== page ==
This is the sort of support I am pleased to see for a Worldview I hold–a worldview that is somewhat at odds with the religion I profess (Roman Catholic) and that of the evangelical Christians that founded and operate BioLogos. I want to again express my thanks for the opportunity to participate in these discussions.
Al Leo

(Peaceful Science) #6

A couple important quotes from the article to keep in mind…

Alteration of the environment has already been part of the evolutionary mechanism…

The evolutionary phenomena championed by Laland and colleagues are already well integrated into evolutionary biology, where they have long provided useful insights. Indeed, all of these concepts date back to Darwin himself, as exemplified by his analysis of the feedback that occurred as earthworms became adapted to their life in soil.

Today we call such a process niche construction, but the new name does not alter the fact that evolutionary biologists have been studying feedback between organisms and the environment for well over a century13. Stunning adaptations such as termite mounds, beaver dams, and bowerbird displays have long been a staple of evolutionary studies. No less spectacular are cases that can only be appreciated at the microscopic or molecular scale, such as viruses that hijack host cells to reproduce and ‘quorum sensing’, a sort of group think by bacteria.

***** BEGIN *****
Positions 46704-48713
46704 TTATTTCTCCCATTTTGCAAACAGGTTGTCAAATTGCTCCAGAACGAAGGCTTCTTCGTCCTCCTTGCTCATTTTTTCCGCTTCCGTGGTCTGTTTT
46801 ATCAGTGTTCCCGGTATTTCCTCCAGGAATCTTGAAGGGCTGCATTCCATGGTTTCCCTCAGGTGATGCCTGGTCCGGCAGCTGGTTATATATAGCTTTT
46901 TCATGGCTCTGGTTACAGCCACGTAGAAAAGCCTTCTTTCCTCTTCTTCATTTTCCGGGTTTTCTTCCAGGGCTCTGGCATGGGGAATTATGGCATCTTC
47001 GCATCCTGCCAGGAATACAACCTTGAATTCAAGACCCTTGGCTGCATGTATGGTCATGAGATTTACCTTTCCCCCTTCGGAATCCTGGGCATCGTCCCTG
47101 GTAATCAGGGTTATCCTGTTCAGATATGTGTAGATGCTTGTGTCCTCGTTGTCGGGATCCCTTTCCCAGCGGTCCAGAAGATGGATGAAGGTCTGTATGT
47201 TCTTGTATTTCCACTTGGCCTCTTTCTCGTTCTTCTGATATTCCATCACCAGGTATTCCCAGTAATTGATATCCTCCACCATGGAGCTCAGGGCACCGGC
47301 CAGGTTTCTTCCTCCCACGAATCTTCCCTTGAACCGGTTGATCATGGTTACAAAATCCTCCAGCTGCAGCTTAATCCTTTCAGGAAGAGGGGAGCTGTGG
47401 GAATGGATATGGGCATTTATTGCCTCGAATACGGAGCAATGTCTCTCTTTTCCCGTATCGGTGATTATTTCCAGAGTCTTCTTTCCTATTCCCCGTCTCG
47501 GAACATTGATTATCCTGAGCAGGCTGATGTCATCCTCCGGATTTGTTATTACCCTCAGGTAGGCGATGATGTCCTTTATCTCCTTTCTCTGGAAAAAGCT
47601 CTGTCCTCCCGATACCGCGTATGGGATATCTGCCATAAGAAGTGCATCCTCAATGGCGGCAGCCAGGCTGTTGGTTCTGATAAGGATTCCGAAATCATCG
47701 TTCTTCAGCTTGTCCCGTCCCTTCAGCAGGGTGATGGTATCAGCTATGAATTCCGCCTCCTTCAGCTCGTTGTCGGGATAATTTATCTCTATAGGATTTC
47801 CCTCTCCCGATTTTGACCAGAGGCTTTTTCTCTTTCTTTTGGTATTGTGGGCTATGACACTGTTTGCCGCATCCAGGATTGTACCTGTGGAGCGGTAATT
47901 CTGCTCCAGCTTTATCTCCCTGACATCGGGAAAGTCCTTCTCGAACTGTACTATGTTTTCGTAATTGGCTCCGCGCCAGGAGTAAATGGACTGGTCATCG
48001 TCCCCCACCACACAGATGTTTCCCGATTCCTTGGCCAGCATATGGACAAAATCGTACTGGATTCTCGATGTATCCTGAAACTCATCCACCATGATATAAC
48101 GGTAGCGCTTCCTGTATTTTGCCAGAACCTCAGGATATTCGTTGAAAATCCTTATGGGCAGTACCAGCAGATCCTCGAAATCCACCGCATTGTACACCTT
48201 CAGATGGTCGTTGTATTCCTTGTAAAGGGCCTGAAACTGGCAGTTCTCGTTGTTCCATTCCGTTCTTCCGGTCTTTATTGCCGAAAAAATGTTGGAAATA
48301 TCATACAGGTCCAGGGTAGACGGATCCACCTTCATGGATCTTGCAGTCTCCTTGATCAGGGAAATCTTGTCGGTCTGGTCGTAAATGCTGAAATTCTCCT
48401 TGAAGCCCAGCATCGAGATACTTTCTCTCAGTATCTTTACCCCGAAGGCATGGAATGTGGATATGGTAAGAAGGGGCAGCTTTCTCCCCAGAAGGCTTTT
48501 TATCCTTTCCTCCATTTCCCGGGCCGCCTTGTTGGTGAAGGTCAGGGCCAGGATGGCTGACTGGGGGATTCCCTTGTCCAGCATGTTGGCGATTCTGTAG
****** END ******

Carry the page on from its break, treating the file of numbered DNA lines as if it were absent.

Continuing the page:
In fact all the mechanisms championed by EES are part of the “modern synthesis” of evolutionary theory…

So, none of the phenomena championed by Laland and colleagues are neglected in evolutionary biology. Like all ideas, however, they need to prove their value in the marketplace of rigorous theory, empirical results and critical discussion. The prominence that these four phenomena command in the discourse of contemporary evolutionary theory reflects their proven explanatory power, not a lack of attention.

I think the key quote is this one here…

We, too, want an extended evolutionary synthesis, but for us, these words are lowercase because this is how our field has always advanced.

I’ll point out that essentially NONE of the science is disputed by the opposite sides of this debate. This is merely a debate about terminology. And, perhaps, didactic strategy. It is easy to make more of this than is ithere.